Thomas Worthington (governor)
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Thomas Worthington Governor

Thomas Worthington
Thomas Worthington at statehouse.jpg
6th Governor of Ohio

December 8, 1814 - December 14, 1818
Othniel Looker
Ethan Allen Brown
United States Senator
from Ohio

December 15, 1810 - December 1, 1814
Return J. Meigs, Jr.
Joseph Kerr

April 1, 1803 - March 4, 1807
Inaugural holder
Edward Tiffin
Member of the Ohio House of Representatives from Ross County

new district
William Creighton, Jr.
James Dunlap
John Evans
Elias Langham
Member of the Ohio House of Representatives from Ross, Franklin and Highland counties

James Dunlap
Nathaniel Massie
David Shelby
Abraham J. Williams
District eliminated
Member of the Ohio House of Representatives from Ross, Franklin and Highland counties

John Bailhache
John Entrekin
William Vance
George Nashee
Allison C. Looker
Edward King
Member of the Ohio House of Representatives from Ross

George Nashee
Allison C. Looker
Edward King
Isaac Cook
Edward King
Personal details
Born (1773-07-16)July 16, 1773
near Charles Town, Colony of Virginia, British America
(now Charles Town, West Virginia)
Died June 20, 1827(1827-06-20) (aged 53)
New York City, U.S.
Political party Democratic-Republican
Residence Adena Mansion

Thomas Worthington (July 16, 1773 – June 20, 1827) was a Democratic-Republican politician from Ohio. He served as the sixth Governor of Ohio.

Early life

Worthington was born in Berkeley County near Charles Town in the Colony of Virginia (his birthplace is now located within the modern-day state of West Virginia). Worthington moved to Ross County, Ohio in 1796. The home he eventually built just outside Chillicothe was called Adena and is the namesake of the Adena culture.


He served in the Territorial House of Representatives from 1799 to 1803 and served as a Ross county delegate to the State Constitutional Convention in 1802.[1] He was a leader of the Chillicothe Junto, a group of Chillicothe Democratic-Republican politicians who brought about the admission of Ohio as a state in 1803 and largely controlled its politics for some years thereafter. Among his colleagues in the faction were Nathaniel Massie and Edward Tiffin.[2]

Worthington was elected one of Ohio's first Senators in 1803, serving until 1807. He was returned to the Senate in December 1810 upon the resignation of Return J. Meigs, Jr. and served until December 1814, when he resigned after winning election to the governorship. On June 17, 1812, he voted "No" on the resolution to declare war on Britain, but the vote in favor of war was 19 to 13. He won re-election as governor two years later, moving the state capital from Chillicothe to Columbus. Worthington did not seek re-election in 1818.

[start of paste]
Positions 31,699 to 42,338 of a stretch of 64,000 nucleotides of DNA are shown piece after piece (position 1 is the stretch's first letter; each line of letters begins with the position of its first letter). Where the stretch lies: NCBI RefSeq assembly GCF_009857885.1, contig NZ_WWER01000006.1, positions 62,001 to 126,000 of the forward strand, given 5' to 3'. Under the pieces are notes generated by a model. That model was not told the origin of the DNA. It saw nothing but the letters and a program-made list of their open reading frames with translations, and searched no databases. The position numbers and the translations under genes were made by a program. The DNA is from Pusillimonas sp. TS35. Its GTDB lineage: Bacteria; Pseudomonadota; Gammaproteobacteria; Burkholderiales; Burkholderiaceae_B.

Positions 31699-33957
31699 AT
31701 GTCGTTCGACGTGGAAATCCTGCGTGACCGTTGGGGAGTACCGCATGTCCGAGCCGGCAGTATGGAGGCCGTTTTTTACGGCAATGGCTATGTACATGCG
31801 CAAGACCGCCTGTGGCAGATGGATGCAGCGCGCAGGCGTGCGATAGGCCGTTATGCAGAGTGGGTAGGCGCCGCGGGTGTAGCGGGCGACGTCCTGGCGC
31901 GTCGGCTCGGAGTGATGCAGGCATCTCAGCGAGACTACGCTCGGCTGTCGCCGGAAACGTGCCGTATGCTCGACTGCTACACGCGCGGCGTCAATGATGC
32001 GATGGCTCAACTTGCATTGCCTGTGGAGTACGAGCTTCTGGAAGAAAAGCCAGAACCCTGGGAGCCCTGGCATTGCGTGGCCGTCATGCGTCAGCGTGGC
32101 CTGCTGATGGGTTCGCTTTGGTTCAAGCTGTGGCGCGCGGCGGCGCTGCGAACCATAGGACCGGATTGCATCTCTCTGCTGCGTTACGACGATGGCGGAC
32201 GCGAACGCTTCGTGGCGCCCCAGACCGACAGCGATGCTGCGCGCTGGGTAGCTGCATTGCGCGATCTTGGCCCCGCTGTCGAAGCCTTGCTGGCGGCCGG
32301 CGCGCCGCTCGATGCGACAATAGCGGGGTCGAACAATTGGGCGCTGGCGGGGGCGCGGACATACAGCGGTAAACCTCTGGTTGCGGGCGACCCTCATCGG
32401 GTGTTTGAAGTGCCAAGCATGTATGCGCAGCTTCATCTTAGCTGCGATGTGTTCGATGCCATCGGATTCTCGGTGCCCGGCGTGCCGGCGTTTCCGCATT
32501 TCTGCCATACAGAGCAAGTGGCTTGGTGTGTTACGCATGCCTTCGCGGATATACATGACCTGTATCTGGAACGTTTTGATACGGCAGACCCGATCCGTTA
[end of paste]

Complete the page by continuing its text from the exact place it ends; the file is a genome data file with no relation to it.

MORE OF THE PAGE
He platted what would become the city of Logan, Ohio in 1816.[3]

In January 1819, when the election was held to replace the retiring Jeremiah Morrow in the Senate, he held the lead through the first three ballots, only losing when factions aligned behind William A. Trimble on the fourth and final ballot.[4] He narrowly lost a bid for a partial term in the Senate in 1821, losing to the incumbent governor, Ethan Allen Brown, and so he instead returned to the Ohio House of Representatives.

After being the runner-up in the 1808[5] and 1810[6] gubernatorial elections, he won the 1814[7] and 1816 elections[8] by landslide margins. Both times he nearly reached three-quarters of the vote. After two terms he stepped down as governor.


Worthington was initially buried at his estate in Adena, and was later interred at Grandview Cemetery, Chillicothe, Ross County, Ohio.


Worthington is a member of the Ohio Hall Of Fame. The city of Worthington, Ohio, was named in Worthington's honor, as was Thomas Worthington High School.

Worthington is known as the "Father of the Ohio-Erie Canal".[9]


  1. ^ "First Constitutional Convention, Convened November 1, 1802". Ohio Archaeological and Historical Publications. V: 131-132. 1896.
  2. ^ "Thomas Worthington." Dictionary of American Biography. New York: Charles Scribner's Sons, 1936. Biography in Context. Web. January 13, 2016.
  3. ^
  4. ^ The "Old Northwest" Genealogical Quarterly. April 1903. Page 34.
  5. ^
  6. ^
  7. ^
  8. ^
  9. ^ "Grandview Cemetery". Grandview Cemetery. Retrieved 2012.


External links

Wikisource-logo.svg "Worthington, Thomas". Appletons' Cyclopædia of American Biography. 1900.

  This article uses material from the Wikipedia page available here. It is released under the Creative Commons Attribution-Share-Alike License 3.0.



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